Now let's imagine that Trump were to win the presidency. If that happens, it will almost certainly mean Republicans had held on to both houses of Congress as well. And then you just watch how much Mitch McConnell and Paul Ryan can accomplish. With one conservative priority after another sent to President Trump's desk — tax cuts, military spending increases, slashing the safety net, abortion restrictions — the civil war will be all but over.
And if Trump vetoes a bill here or there because he's looking to stay on the broader public's good side? Conservatives won't like it, and they'll grumble. But the same thing has happened under every Republican president. True-blue conservatives may not have liked it when Ronald Reagan raised taxes or when George W. Bush added a prescription drug benefit to Medicare, but they didn't declare war on the president over it.
It's true that the current generation of Republican insurgents cares less about particular issues than they do about fighting power; for them, the battle is the point, not the policy goal. But it will be hard to gin up much support for something like shutting down the government when it's a Republican in the White House, even an inconsistent Republican like Trump.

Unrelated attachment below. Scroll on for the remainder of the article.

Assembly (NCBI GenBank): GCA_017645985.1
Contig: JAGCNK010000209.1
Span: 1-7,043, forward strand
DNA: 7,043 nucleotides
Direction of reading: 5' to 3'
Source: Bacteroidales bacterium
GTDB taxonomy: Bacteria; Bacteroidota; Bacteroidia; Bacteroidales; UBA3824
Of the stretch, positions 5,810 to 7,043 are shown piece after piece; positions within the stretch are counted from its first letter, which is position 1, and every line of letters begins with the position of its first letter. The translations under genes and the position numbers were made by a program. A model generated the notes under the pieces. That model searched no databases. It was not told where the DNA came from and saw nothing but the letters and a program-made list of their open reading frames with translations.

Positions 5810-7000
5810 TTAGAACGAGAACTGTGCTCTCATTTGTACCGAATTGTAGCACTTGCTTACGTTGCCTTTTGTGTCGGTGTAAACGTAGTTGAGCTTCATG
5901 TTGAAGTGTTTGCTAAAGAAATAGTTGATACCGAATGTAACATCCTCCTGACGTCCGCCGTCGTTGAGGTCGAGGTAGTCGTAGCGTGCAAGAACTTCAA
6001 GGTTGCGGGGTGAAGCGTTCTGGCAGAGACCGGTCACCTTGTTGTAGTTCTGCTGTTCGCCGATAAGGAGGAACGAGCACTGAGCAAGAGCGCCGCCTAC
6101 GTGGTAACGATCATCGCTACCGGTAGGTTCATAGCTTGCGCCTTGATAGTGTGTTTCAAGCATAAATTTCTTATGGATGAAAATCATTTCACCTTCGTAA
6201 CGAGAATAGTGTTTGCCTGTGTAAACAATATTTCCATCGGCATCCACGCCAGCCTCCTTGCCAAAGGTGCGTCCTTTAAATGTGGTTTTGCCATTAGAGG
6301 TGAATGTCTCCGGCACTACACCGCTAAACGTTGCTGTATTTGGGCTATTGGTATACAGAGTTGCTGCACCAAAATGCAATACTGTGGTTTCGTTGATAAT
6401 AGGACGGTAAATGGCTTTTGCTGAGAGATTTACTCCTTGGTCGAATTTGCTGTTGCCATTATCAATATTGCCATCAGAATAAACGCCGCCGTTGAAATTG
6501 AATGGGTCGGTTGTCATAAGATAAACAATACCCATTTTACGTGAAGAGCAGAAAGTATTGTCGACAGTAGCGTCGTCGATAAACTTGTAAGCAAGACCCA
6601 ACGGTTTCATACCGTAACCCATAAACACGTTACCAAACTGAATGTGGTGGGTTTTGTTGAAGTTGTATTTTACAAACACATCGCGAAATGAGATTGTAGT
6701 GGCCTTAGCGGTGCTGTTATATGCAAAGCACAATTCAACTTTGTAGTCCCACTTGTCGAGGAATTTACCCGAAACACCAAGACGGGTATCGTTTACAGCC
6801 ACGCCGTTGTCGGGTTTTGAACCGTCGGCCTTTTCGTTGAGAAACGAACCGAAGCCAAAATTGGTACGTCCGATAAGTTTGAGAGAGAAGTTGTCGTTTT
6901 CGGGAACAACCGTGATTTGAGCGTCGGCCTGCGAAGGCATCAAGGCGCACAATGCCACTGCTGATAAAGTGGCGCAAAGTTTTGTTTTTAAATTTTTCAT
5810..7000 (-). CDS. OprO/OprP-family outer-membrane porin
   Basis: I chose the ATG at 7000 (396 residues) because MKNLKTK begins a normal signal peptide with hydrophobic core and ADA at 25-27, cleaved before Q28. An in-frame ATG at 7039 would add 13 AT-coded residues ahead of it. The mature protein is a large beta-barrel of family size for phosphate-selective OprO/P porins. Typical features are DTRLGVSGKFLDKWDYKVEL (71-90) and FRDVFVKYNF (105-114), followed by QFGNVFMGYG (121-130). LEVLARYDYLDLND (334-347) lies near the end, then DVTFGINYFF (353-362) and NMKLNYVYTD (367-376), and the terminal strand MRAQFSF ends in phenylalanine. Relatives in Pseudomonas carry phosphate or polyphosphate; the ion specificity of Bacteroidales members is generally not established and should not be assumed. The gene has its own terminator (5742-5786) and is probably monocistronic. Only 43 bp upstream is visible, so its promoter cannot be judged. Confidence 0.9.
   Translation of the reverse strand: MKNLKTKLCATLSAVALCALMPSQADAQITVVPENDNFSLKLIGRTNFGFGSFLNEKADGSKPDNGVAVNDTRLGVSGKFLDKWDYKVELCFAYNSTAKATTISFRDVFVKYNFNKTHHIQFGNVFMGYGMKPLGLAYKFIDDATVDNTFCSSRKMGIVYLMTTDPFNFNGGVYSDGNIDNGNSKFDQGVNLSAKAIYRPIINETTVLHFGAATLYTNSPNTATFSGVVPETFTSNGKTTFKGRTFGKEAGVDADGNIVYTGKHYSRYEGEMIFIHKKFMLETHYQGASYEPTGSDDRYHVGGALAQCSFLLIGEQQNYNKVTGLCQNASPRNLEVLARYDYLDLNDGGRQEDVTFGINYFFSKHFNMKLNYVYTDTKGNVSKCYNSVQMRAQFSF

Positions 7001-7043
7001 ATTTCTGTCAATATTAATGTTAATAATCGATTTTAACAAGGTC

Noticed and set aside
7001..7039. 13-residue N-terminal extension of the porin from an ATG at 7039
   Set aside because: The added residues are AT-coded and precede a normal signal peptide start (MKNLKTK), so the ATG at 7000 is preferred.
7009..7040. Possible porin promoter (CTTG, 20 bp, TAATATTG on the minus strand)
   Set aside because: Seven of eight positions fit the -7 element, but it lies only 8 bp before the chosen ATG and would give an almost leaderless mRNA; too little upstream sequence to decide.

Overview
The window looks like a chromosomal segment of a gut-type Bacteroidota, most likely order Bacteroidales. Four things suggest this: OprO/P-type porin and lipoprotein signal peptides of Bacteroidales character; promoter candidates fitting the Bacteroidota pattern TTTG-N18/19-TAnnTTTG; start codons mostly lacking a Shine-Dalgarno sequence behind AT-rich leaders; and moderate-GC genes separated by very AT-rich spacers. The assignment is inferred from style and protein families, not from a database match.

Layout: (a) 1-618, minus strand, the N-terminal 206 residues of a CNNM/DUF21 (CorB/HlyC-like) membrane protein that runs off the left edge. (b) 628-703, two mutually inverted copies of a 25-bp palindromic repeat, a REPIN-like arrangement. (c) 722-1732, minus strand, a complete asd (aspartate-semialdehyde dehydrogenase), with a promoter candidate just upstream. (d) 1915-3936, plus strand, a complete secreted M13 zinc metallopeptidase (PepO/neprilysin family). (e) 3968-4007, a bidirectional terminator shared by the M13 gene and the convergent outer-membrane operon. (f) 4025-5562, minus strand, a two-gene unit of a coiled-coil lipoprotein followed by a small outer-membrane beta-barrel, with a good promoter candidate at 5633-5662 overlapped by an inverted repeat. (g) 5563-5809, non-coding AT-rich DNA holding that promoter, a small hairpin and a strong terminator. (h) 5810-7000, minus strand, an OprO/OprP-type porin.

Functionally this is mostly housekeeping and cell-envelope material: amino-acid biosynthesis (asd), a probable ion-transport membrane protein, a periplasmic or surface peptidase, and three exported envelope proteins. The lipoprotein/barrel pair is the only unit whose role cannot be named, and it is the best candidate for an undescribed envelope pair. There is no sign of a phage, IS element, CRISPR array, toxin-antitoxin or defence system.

That all assumes that Trump wins. But what if he loses?
In that case, everything for Republicans will reset to where it had been during the Obama years. They'll have a president they loathe with every fiber of their beings, and a congressional leadership that can never give the base what it really wants, which is to send that president packing. As for the election, conservatives will tell themselves that the reason they lost wasn't that their party in its wisdom nominated a hateful buffoon, but that Trump just wasn't conservative enough.
And it's important to keep in mind that for all their troubles in presidential races, the GOP is extraordinarily strong at the sub-presidential level right now. They control not only both houses of Congress, but a majority of governorships and state legislatures as well. They might lose the Senate this fall, but the chances of them losing the House are miniscule, and they'll still have enormous power in the states. Trump may make them look bad, and the association with him might lead a few down-ballot candidates to defeat, but the Republican Party will still be in a pretty good position come 2017.
And to be honest, a Hillary Clinton presidency would give them new energy, which could carry them to victory in 2018 and maybe even 2020, because nothing fires up a party like hatred of the president. So while it would be silly to argue that Donald Trump could actually be good for the GOP, he won't deal them a mortal blow either. They'll endure.